Adapting to survive: ‘Mohill was a dead town but it is reinventing itself’

Co Leitrim town fights the slump with positivity and shopfront painting

Butcher Hugh Logan shines up the shop’s name on Main Street, Mohill, Co Leitrim. Photograph:  Brian Farrell

Butcher Hugh Logan shines up the shop’s name on Main Street, Mohill, Co Leitrim. Photograph: Brian Farrell

 

Author John McGahern described Mohill, Co Leitrim as beautiful “in its plain way”, and said the first sign that winter was over was when he saw bags of seed potatoes and bundles of cabbage plants on the corner outside Luke Early’s bar on Main Street.

Early’s bar closed some years ago, and Mohill experienced a slump familiar to many similar-sized places around the country, but the town is looking picture-postcard pretty now with 40 properties freshly painted.

Joe Lowe, of Leitrim County Council’s local enterprise office, believes that the paint job has sparked a much-needed feel-good factor. “Mohill was a dead town but it is reinventing itself,” he says. “There is no foreign direct investment in Mohill.”

The town is proud of its links with McGahern, who was a regular at the local mart. Some reckoned he spent more time observing the humans than the animals.

“I dream of solar panels over the mart,” says Lowe. An energy master plan is key to proposals which were unveiled in Mohill on Monday at the Smart Towns and Villages National Conference, billed as an opportunity to revitalise rural Ireland.

People don’t look for breakfast rolls anymore. They want something tastier like a dash of pesto on their ciabattas

Local county councillor Enda Stenson knew he was in trouble when he saw the headline “Mohill town is dying” on the front page of the Leitrim Observer in February 2017. His blunt comments caused a furore. But Stenson believes he was right to highlight the need for action to save his local town. “Well, I was a referee for 33 years so I had been called a lot of things,” he says.

Shuttered shops

Locals had got used to walking past shuttered shops in the once bustling market town and many families communicated on Skype with sons and daughters in London, Sydney and elsewhere.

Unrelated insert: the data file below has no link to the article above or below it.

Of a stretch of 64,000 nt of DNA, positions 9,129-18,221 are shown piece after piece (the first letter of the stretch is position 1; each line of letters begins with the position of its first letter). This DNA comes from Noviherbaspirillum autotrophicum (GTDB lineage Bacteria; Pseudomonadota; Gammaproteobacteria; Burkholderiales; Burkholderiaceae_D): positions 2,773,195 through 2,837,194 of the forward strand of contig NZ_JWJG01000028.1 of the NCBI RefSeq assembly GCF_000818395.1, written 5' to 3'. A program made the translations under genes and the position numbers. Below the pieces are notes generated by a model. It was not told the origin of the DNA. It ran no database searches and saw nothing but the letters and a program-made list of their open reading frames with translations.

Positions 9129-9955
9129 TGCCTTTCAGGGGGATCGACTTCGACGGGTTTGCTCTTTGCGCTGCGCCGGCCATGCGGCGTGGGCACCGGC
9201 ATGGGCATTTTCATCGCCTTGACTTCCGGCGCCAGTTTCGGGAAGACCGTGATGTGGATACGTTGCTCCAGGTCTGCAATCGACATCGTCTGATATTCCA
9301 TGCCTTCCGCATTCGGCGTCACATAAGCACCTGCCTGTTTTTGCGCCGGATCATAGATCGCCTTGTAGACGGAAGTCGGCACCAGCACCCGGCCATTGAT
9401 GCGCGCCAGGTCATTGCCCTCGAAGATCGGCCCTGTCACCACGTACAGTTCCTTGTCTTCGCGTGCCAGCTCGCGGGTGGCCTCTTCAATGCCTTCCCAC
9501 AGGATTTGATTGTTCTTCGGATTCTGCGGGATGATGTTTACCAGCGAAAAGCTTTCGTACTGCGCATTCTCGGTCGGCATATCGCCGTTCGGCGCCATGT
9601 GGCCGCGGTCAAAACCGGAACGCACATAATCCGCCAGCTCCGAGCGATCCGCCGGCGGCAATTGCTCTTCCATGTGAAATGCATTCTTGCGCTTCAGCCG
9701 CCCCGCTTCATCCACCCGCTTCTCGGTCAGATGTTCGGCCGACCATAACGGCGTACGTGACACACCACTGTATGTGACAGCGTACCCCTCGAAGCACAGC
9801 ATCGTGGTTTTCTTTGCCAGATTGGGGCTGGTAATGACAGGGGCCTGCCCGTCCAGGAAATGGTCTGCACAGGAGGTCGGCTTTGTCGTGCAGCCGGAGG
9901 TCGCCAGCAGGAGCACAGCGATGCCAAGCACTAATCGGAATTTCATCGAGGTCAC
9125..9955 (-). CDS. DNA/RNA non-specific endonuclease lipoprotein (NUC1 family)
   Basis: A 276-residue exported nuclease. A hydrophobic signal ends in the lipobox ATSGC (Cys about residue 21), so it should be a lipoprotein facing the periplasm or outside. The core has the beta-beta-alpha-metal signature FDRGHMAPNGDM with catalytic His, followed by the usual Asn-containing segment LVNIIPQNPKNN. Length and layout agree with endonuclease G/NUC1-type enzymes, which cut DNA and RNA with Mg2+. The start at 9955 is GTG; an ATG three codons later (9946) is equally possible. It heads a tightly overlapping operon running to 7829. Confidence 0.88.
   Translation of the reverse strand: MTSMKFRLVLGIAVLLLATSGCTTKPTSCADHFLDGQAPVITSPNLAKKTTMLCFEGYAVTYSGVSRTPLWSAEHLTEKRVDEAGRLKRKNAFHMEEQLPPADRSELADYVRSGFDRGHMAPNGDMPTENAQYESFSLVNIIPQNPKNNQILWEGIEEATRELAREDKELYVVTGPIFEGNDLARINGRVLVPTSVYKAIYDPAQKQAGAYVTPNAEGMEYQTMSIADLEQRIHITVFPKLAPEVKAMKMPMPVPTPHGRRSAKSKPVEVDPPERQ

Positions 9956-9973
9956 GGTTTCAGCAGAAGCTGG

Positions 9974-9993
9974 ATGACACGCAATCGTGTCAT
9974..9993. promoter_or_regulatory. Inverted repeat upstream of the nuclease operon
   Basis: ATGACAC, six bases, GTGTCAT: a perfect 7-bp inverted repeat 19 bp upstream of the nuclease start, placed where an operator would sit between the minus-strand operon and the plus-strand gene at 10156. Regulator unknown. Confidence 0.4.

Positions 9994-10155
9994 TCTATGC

Around that time, Stenson’s brother Gerry shut down his hardware store on Hyde Street after 25 years, a victim of the downturn in the building trade.

However, last Friday there was a buzz in town again as his brother’s family served free coffee and scones at the official opening of their new grocery and coffee dock in the former hardware store.

Gerry’s son Joe Stenson says local businesses have to adapt to survive. “Coffee is the big thing here. People don’t look for breakfast rolls anymore. They want something tastier like a dash of pesto on their ciabattas.”

John McGahern in 2005. Photograph: Matt Kavanagh
Late author John McGahern, pictured in 2005. File photograph: Matt Kavanagh/The Irish Times

Almost every shop in town has been painted, energy audits have been carried out at several local businesses and plans are afoot for a solar farm, possibly on the site of the former town dump. Meanwhile, award-winning chef Sham (Shamzuri) Hanifa from the Cottage restaurant in Jamestown has been showing local children how to make homemade burgers and sweet potato chips in the revitalised Youth Cafe.

Dozens of local authority homes and some public buildings have been retrofitted to make them more energy efficient. A lot of the work has been funded courtesy of the Government’s Towns and Villages Renewal Scheme.

Mohill College: A variety of special educational needs is catered for, with a number of teachers with resource teaching qualifications and the support of 3.5 SNAs
Mohill Community College, which officially opened in 2010.

Jacinta Colreavy, a Mohill Community Network member, applauds what is happening, but strikes a note of realism by pointing out that while the shopfronts look good, many are still empty. “We don’t want to be all shirt front and no back.”

Families returning

Local barber Michael Wall, who is also enthusiastic about “the positivity” around town, says that if owners of the many vacant premises were forced to pay the equivalent of rates, they might not all stay closed.

There is a nice buzz around. People are back and one partner is going to Dublin maybe two or three days a week

“Business has been good for the past two years. I have guys coming in who came home and are starting families here,” Wall says.

His wife, Susan, runs a hairdressing salon from the same premises. She points out that many returned emigrants are happy to commute to Dublin from Dromod train station a few kilometres away.

“There is a nice buzz around. People are back and one partner is going to Dublin maybe two or three days a week,” she says. New hot desk facilities at the revamped Mohill Enterprise Centre are also in demand with remote working the new reality for many.

The county council has asked Enterprise Ireland to help it identify large companies who might be open to relocating some staff to Mohill, attracted by “state-of-the-art” schools and affordable housing.

Carpenter Kevin Gordon came home a few years ago, having spent two years in Australia making money to build a house for his family. “The baby was seven weeks old when he left,” says his wife Talitta. “He worried that she did not know who he was.” The couple has five children and a home in Mohill now.

Enda McHugh who runs Mohill Tyre Centre spent five years in Australia but is back to stay having got married three weeks ago. “A lot of my friends came back too,” he said.